Murder in colonial Sydney was a surprisingly rare occurrence, so when it did happen it caused a great sensation. People flocked to the scene of the crime, to the coroner’s court and to the criminal courts to catch a glimpse of the accused. Most of us today rarely see a dead body. In nineteenth century Sydney, when health was precarious and workplaces and the busy city streets were often dangerous, witnessing a death was rather common. And any death that was sudden or suspicious would be investigated by the coroner.
In this lecture, Dr Catie Gilchrist will talk about her recent book, Murder, Misadventure and Miserable Ends: Tales from a Colonial Coroner’s Court, and discuss some of the primary sources she used to uncover life and death in colonial Sydney.
About the Speaker: Catie Gilchrist is a Research Affiliate in the History Department at the University of Sydney. She has a PhD in convict history from the University of Sydney (2004). In 2014, Dr Gilchrist wrote a new syllabus course for the Department of History at Sydney entitled ‘Sin City? A History of Sydney’. It has proved surprisingly popular with students. She has published many articles for the Dictionary of Sydney and various academic publications. In 2015, Catie wrote a Walking Tour of Historic Randwick, available as an app, in association with the Dictionary of Sydney.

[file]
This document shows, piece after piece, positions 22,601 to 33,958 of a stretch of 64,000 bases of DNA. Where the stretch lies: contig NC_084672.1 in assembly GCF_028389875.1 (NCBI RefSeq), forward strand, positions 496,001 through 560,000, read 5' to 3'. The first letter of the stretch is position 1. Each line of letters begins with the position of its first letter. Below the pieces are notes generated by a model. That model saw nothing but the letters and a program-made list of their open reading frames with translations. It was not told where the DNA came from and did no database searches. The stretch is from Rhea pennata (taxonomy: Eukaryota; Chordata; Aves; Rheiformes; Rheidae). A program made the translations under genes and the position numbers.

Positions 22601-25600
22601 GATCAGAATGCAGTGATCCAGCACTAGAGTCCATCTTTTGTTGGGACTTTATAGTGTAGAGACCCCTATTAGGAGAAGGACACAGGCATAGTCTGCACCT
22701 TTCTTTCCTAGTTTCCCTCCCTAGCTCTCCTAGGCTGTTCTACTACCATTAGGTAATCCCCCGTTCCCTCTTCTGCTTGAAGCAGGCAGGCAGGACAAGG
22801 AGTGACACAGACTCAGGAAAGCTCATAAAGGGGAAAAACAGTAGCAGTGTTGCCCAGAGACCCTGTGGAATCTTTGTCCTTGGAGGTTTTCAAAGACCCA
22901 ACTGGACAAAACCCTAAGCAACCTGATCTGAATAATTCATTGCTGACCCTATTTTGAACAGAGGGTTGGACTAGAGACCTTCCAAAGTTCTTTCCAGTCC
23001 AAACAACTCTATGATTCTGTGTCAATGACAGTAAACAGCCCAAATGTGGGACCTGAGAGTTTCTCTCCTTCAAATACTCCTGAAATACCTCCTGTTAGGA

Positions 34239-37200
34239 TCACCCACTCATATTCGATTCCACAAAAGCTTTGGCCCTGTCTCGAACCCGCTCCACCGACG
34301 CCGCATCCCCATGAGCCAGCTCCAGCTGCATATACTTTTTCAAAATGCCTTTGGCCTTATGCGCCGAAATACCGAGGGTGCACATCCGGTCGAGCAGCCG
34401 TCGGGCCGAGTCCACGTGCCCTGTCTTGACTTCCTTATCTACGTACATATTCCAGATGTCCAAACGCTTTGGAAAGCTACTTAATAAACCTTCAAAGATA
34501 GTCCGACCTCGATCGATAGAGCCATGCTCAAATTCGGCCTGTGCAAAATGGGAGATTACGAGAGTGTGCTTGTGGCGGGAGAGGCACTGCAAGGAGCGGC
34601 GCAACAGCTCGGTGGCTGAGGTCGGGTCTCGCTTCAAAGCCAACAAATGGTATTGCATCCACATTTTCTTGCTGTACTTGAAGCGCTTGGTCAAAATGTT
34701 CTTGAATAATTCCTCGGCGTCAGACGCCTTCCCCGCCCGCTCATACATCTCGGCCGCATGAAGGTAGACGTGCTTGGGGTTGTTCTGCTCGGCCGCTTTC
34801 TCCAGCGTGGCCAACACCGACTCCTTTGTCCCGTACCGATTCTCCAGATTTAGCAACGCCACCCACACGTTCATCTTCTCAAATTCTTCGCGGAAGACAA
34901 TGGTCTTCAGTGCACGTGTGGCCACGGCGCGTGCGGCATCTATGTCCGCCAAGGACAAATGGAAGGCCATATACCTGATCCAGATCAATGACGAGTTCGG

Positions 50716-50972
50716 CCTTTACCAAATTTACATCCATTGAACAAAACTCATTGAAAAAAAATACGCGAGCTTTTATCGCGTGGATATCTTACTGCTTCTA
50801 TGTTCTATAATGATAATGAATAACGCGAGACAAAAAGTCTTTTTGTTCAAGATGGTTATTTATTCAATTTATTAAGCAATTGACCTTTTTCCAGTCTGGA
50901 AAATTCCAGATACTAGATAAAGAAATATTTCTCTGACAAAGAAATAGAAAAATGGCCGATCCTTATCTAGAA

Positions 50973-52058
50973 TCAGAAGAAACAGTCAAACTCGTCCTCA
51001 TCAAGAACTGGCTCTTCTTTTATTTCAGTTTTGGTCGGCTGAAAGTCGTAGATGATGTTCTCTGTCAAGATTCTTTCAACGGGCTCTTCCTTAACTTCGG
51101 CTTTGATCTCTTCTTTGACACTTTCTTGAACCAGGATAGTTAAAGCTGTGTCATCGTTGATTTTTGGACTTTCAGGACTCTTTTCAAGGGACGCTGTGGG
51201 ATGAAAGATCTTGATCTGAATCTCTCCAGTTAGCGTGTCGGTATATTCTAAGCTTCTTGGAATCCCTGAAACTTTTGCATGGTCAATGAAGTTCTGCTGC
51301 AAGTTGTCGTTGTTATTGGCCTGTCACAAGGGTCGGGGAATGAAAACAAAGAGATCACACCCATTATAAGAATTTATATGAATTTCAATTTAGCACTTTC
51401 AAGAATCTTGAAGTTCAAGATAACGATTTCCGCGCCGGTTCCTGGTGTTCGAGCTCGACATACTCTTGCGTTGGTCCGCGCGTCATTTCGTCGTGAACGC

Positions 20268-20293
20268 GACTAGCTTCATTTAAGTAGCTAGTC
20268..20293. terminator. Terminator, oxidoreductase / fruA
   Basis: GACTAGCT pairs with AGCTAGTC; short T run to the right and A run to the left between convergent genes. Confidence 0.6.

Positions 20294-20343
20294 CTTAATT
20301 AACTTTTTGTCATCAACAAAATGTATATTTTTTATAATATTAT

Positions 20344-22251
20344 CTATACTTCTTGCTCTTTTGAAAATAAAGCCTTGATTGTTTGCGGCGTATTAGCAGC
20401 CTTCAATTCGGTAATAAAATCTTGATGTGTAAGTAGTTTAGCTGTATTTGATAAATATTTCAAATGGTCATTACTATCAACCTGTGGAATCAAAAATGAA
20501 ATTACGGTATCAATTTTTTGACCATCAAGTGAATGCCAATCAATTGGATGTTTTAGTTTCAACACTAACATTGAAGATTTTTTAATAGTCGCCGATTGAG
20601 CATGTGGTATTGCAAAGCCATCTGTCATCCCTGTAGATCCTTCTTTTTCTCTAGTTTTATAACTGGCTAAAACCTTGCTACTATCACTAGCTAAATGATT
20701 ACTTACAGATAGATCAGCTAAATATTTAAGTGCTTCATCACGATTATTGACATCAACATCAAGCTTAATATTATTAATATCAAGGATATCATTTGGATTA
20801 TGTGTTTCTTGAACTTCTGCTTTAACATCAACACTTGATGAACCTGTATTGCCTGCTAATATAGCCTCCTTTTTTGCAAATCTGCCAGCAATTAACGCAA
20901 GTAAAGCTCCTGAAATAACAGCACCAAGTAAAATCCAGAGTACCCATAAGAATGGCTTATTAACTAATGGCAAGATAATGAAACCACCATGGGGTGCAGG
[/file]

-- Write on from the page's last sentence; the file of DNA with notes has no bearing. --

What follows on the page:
When: Wednesday, 1 May 2019 | 1pm – 2pm
Where: History House, 133 Macquarie Street, Sydney NSW 2000
Cost: Free (tea, coffee and biscuits served)